Visual artist Seitu Jones brought me in to consult on a project that he and his wife, poet Soyini Guyton, are developing in the neighborhood we share in Saint Paul. Seitu was my art teacher, Peyton Scott Russell’s art teacher, and so I said yes to doing whatever I could for the project. That project, The Black Gate, will be an archive and studio-residency for African American artists. I spent five of eight years of graduate school (focused on literary and cultural history) holed up in the Archie Givens, Sr. Collection of African American Literature, which is housed in the archives at University of Minnesota. I had also published a book with Minnesota Historical Society Press composed of archival materials. And so I had the idea that a book project about Seitu’s artistic life in this community might serve as a process for engaging others in helping to set the scope of the archive; also, the book might function as an invitation to a place in the cities where people could come together to make more books about Black Minnesotans. Minnesota Historical Society Press agreed to publish the book about Seitu sometime in early 2023.
The following exhibit review of REAL POSITIONS at Homewood Studios developed organically as a way to start setting some intentions related to the book, and just before the police killing of Amir Locke. I would like to dedicate it to the memory of Mr. Locke.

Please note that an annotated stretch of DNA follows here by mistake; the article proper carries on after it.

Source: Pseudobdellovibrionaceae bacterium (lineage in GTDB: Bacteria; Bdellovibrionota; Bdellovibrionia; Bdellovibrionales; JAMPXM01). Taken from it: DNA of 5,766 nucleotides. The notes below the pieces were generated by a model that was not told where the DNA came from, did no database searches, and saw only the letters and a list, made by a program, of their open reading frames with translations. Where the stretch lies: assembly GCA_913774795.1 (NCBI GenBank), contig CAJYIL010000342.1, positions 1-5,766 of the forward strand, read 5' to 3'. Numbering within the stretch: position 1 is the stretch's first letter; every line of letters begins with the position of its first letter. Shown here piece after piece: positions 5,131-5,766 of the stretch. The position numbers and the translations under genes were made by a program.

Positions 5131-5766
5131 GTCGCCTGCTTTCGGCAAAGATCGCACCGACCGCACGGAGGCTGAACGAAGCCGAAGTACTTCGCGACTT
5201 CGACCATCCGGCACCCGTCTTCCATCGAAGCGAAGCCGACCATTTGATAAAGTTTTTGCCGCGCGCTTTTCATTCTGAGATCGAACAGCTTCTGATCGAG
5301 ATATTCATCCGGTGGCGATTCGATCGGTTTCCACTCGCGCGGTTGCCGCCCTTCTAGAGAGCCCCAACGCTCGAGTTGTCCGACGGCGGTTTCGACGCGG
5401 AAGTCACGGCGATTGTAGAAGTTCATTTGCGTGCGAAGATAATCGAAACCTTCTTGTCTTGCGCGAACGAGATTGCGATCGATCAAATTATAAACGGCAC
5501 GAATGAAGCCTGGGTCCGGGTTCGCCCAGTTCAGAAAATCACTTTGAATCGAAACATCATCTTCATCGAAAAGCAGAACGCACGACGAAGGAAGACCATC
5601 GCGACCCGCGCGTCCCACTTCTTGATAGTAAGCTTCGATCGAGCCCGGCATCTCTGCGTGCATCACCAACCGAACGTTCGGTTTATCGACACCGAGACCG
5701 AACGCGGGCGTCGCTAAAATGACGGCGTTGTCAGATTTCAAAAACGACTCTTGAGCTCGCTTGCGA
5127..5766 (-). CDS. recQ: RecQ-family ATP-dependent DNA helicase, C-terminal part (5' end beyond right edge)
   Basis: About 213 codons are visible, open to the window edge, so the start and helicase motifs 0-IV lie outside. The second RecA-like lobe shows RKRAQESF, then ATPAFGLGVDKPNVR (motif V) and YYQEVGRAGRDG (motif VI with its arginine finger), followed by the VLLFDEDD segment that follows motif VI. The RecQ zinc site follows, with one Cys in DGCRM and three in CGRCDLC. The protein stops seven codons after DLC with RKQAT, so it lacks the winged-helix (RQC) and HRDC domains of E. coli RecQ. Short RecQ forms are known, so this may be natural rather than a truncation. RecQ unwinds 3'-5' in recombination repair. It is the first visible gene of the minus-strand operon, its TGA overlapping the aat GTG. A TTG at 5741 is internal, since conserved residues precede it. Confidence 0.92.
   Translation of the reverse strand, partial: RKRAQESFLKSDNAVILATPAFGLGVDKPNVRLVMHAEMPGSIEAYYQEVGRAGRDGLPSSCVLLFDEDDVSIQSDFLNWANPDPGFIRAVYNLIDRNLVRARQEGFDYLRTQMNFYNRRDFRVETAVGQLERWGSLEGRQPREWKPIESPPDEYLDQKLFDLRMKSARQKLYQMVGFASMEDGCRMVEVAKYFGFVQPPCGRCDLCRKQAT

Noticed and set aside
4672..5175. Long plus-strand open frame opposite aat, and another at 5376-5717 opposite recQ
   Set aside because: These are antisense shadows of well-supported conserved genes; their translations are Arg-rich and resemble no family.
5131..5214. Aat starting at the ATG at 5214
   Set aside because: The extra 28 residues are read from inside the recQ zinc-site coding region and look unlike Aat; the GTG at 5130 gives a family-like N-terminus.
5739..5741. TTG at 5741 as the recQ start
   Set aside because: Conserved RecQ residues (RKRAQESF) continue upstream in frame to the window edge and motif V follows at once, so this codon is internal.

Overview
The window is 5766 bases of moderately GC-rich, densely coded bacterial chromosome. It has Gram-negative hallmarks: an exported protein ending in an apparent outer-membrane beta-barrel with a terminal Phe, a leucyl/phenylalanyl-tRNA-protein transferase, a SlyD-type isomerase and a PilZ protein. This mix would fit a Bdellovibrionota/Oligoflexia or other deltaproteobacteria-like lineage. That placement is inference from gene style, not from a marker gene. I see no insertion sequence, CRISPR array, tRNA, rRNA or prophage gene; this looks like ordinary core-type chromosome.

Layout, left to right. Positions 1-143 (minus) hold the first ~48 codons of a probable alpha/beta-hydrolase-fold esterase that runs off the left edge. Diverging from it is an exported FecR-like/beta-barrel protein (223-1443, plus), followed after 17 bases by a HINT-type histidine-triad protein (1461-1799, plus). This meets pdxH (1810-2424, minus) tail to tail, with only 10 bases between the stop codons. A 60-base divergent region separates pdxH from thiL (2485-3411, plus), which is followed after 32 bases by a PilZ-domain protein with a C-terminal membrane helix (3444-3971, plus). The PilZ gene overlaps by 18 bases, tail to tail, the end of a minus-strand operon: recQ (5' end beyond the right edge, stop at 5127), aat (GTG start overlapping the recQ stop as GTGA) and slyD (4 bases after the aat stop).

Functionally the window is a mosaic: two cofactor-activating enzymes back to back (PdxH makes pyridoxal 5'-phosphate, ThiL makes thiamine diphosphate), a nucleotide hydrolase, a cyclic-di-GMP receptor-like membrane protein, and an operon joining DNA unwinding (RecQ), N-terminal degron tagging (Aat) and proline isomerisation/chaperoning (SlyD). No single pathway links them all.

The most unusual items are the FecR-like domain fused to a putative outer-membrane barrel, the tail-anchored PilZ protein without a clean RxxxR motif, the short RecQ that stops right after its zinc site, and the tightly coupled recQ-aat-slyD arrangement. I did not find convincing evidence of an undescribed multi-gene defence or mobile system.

We wear the mask that grins and lies, It hides our cheeks and shades our eyes,— This debt we pay to human guile; With torn and bleeding hearts we smile, And mouth with myriad subtleties. [...]
“We Wear the Mask,” Paul Laurence Dunbar (1895)
We see self-portraits of Seitu looking at us—defendant, plaintiff, and witness. Positioned below, above, and in between. Sometimes he lays dead.
Which is to say he’s been working in a particular mood since May of 2020. His initial reaction to the anti-Black policing spectacle and ritual was the early work (not part of the exhibition) Blues for George. George Floyd’s portrait in blue and black. Made of stencils and easy for others to carry into the public sphere. Repeatable like a tune. A people’s memorial to George Floyd, who would become an involuntary representative for a Black collective. His sacrifice would need to change the world…in order to save it.